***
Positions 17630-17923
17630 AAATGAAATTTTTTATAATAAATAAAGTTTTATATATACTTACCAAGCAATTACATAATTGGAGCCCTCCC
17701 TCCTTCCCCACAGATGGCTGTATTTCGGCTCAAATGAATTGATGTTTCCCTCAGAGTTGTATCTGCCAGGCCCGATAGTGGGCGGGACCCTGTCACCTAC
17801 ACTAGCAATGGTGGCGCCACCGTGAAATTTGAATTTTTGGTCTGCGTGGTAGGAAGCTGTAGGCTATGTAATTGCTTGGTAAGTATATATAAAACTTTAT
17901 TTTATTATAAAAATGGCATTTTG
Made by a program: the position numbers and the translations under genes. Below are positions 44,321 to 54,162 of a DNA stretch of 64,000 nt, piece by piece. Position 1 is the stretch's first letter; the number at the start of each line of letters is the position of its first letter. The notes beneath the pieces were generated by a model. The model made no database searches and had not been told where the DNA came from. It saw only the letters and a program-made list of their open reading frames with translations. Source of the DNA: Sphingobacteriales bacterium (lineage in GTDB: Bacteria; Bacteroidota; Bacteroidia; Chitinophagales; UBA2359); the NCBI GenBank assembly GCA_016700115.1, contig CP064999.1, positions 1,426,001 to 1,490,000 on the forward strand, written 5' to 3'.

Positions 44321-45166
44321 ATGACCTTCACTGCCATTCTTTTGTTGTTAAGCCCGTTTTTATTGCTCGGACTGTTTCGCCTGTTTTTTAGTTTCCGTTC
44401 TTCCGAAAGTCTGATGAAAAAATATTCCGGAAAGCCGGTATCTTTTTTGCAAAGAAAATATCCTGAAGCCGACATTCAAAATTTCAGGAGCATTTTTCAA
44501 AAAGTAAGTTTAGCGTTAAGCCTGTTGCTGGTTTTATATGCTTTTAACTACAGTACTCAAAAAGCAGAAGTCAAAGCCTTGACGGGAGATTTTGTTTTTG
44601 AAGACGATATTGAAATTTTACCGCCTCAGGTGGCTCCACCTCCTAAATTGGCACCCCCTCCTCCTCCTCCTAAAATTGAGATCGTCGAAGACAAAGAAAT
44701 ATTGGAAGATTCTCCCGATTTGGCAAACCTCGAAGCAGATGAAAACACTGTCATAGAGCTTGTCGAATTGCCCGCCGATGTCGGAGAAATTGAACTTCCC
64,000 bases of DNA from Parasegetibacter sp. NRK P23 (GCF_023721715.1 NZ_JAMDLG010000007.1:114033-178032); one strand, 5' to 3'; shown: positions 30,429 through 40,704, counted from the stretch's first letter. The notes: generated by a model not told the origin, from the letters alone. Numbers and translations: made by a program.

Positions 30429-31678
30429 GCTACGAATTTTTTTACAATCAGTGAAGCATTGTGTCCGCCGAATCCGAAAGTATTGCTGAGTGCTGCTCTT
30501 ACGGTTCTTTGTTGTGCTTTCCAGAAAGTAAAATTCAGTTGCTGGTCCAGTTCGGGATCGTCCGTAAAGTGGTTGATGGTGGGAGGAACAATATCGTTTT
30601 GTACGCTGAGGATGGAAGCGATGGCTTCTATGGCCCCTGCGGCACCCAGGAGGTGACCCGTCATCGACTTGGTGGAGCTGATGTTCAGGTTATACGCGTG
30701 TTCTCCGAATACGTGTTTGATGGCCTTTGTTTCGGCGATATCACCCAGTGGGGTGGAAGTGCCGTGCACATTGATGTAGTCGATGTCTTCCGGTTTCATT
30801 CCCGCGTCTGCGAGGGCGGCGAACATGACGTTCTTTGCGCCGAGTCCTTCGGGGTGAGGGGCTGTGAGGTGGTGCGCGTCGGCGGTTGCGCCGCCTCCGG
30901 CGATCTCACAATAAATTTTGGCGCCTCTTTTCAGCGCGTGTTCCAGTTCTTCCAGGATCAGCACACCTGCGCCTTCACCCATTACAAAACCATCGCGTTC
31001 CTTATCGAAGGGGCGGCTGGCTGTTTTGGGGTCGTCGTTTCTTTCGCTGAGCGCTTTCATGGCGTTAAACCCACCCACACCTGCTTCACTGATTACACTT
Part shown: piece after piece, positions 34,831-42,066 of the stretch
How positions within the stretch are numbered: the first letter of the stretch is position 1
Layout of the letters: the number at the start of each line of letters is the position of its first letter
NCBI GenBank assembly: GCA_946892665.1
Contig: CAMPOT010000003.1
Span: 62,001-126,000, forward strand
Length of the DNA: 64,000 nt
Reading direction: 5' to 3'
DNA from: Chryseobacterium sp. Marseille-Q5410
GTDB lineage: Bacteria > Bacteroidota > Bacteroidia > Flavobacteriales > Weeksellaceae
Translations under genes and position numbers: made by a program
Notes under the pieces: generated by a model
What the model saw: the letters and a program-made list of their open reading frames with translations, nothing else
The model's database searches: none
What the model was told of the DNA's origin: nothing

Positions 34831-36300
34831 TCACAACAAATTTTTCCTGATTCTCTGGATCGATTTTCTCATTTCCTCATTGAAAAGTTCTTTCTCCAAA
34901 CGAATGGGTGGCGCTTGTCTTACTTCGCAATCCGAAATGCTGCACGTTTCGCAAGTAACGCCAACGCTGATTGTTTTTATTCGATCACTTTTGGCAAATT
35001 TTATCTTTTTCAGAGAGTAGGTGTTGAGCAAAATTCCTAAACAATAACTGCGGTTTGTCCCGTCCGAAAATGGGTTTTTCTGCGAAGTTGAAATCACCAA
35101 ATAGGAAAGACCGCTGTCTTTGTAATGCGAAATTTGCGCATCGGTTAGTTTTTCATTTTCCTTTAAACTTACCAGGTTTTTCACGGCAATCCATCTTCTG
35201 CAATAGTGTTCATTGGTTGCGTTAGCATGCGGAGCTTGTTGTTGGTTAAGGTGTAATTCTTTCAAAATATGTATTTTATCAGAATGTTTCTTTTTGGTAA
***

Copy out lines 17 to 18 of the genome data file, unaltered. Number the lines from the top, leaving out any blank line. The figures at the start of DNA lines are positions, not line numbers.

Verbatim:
30601 GTACGCTGAGGATGGAAGCGATGGCTTCTATGGCCCCTGCGGCACCCAGGAGGTGACCCGTCATCGACTTGGTGGAGCTGATGTTCAGGTTATACGCGTG
30701 TTCTCCGAATACGTGTTTGATGGCCTTTGTTTCGGCGATATCACCCAGTGGGGTGGAAGTGCCGTGCACATTGATGTAGTCGATGTCTTCCGGTTTCATT